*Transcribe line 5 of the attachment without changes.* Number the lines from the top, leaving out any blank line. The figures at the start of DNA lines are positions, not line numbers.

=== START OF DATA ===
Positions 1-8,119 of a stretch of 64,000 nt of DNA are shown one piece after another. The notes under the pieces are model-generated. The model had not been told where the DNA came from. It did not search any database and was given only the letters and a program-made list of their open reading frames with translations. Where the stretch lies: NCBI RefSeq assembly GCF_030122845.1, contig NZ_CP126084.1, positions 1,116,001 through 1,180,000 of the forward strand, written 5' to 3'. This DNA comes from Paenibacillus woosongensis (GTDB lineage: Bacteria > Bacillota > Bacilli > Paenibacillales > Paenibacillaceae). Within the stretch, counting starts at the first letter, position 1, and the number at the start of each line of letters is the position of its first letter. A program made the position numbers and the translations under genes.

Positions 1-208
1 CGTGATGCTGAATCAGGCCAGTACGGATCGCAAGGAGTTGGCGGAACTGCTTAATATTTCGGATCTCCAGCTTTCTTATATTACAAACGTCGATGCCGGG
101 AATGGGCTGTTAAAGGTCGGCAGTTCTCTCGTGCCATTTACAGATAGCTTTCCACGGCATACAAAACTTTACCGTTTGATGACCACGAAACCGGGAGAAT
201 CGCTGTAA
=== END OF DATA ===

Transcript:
201 CGCTGTAA